Will the US/AA Merger Sacrifice the Charlotte Hub?

As I wrote a while back, the merger between US Airways and American Airlines puts US Air’s Charlotte hub in jeopardy. Apparent the General Accounting Office agrees.

Despite assurances by the airlines, this recent article notes GAO’s conclusions that changes in the business environment (in other words, any economic downturn) may spell trouble for the airport in Charlotte (CLT). Curiously, the article claims that CLT is the “world’s sixth busiest airport.” Really? Not sure where this came from but according to Wikipedia, they rank #23 for passenger traffic. Even in the U.S., CLT ranks only as the eighth busiest airport. And they quote Doug Parker (CEO of US) as saying, “One of the few holes in the American system is a Southeast hub, and Charlotte fills that void.” I am no geography genius but isn’t the Miami hub somewhere in the southeast? And if CLT is supposed to fill a void, just which airport hubs fill these same “voids” in the northeast and northwest?

Most agree that geographically, there will be three hubs in the eastern U.S.: New York (JFK), Washington, D.C. (DCA) and Philadelphia (PHL). JFK – the gateway to the west and international gateway to the east – is an obvious hub. The airline’s strength in DC is unique and while traffic is limited because of size and air restrictions, it is nevertheless a convenient major location for government, related contractors, other business travelers, and of course a popular tourist destination. As for PHL, well… three hubs separated by less than 250 miles?

By the way, Delta offered similar assurance that they would keep Memphis (MEM) and Cincinnati (CVG) after their merger with Northwest. Today, Memphis is de-hubbed (officially 09/13) and CVG is a skeleton of what it used to be. United has seven hubs but there is question whether they will continue to keep both Los Angeles (LAX) and San Francisco (SFO), even more so Cleveland (CLE) as well as O’Hare in Chicago (ORD).

Don’t get me wrong, I like all of these smaller airports. Well okay, PHL (where I was only a couple weeks ago) could use a shower, a shave, and some lipstick; but the other airports are wonderful, as are other smaller locations like Nashville (BNA) and Raleigh (RDU). Unfortunately, these airports have difficulty maintaining hub status, especially in downturns.

I have no doubt CLT and PHL are safe in the short run, especially Charlotte since the city’s former mayor was just confirmed as the new Secretary of Transportation.  Nevertheless it would be surprising if the merged airline really keeps nine hubs operating at current levels a few years after the merger.  Indeed, it would be unprecedented.

On a related note, GAO also said last week what most everyone already knows – this merger will reduce competition. While the airlines claimed there were only 12 overlapping routes, GAO correctly noted that when you include connections, there are really more than 1600 routes affected. Will this finding derail the merger? No, it was pretty much a done deal a couple years ago.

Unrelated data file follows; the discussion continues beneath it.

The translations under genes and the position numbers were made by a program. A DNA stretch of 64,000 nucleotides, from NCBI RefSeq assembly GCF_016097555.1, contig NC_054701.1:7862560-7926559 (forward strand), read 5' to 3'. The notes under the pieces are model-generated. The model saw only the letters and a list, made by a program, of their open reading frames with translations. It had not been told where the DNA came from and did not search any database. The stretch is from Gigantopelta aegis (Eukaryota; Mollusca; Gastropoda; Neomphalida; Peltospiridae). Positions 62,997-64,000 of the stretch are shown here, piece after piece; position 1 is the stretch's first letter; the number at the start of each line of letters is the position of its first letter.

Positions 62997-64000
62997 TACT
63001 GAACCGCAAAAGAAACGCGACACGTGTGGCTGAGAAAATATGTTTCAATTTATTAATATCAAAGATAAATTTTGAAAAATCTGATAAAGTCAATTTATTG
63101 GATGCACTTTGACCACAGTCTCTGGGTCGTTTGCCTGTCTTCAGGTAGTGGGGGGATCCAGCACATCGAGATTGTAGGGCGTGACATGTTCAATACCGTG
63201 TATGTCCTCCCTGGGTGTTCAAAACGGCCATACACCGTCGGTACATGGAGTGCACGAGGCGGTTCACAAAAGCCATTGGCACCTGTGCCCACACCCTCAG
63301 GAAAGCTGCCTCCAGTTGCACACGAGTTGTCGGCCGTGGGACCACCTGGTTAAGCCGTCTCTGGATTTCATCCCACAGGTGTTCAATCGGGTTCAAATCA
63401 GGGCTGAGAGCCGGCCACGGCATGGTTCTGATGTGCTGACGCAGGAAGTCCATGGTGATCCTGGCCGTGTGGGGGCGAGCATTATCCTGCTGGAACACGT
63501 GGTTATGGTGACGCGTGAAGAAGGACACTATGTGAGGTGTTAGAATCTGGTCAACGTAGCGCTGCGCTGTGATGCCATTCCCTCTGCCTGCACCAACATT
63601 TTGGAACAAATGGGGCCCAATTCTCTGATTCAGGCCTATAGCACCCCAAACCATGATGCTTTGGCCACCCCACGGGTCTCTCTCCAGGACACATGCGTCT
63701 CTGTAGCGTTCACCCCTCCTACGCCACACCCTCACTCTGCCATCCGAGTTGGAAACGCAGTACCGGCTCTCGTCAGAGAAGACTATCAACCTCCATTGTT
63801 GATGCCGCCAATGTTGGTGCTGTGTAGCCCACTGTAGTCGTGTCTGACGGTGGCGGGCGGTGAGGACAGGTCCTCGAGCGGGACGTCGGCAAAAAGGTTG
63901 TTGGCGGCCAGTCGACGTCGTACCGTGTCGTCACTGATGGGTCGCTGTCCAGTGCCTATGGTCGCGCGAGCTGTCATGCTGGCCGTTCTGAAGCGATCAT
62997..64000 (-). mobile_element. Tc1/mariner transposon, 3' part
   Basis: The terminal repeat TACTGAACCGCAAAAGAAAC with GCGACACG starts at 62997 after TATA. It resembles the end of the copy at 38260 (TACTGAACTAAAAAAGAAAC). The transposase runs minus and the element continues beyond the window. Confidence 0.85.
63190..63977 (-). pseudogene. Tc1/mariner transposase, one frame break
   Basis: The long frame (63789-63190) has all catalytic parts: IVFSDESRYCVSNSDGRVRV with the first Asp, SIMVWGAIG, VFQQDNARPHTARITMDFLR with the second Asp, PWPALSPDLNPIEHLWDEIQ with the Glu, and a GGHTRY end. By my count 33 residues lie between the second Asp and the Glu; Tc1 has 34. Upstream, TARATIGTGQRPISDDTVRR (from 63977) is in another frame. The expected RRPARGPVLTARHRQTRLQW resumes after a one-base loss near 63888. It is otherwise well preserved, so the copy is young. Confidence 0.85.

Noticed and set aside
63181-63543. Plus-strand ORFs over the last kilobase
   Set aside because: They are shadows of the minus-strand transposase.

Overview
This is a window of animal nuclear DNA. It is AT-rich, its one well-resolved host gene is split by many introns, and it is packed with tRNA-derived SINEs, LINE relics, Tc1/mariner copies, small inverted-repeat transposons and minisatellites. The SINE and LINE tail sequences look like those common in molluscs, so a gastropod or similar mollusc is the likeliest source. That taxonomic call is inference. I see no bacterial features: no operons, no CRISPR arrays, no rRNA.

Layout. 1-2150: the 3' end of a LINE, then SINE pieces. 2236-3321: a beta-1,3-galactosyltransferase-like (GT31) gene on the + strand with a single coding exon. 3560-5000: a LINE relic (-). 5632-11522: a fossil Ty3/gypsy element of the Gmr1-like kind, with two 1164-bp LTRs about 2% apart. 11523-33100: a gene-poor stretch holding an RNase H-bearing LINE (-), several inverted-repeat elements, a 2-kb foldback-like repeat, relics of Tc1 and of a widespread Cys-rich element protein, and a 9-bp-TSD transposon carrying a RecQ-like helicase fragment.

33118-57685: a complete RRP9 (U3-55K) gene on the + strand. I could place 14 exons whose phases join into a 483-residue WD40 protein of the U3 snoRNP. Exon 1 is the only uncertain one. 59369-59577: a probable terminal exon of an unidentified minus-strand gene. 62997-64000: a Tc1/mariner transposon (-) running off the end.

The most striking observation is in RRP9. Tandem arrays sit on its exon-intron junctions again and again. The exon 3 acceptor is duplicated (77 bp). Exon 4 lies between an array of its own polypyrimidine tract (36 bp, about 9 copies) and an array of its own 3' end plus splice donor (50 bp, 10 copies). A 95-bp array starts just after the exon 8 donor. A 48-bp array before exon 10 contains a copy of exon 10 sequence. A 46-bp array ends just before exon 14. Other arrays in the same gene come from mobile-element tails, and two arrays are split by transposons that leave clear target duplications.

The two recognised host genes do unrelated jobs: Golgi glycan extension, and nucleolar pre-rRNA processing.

1. The #6 ranking refers to the number of flights, not passenger traffic. If you look on Wikipedia for “world’s busiest airports by aircraft movements”, they have Charlotte at #7, and that’s as of 2010, so presumably CLT has since passed IAH.

  2. Second what Nick says. I also don’t think your or the GAO’s comparison of CLT to MEM/CVG/CLE makes any sense. Charlotte is a growing city, whereas the others are shrinking cities. Look at all the international expansion that has taken place at CLT over the past three years: GIG, GRU, CDG, DUB, MAD, FCO, etc. Also, MIA is not a viable hub for east coast / southeast connections. Someone flying ROC-CAE, PVD-MOB, CRW-MSY will not connect in MIA.

  3. CLT is a very different market than MEM or CVG as it has local demand and good geographic positioning. There will be a rationalization as South America / Caribbean will be served from MIA, but east coast connections (from former AA customers) will shift to CLT/DCA than inconvenient and expensive MIA. CLT also has low operating costs which make it more attractive than MIA for many pax.

    The bigger question will be PHL/NYC. Combined carrier will have enough slots at LGA to mount a strong second place to DL. JFK could lose connecting pax to PHL while keeping a skeleton international network of O/D traffic, but it could also grow and steal traffic from PHL (like the TLV flights).

    Interesting times await!

  4. Don’t forget DFW/PHX/LAX. One of those is going to lose, and it’s not going to be DFW. And LAX has a lot of international traffic that’s unlikely to follow, so….

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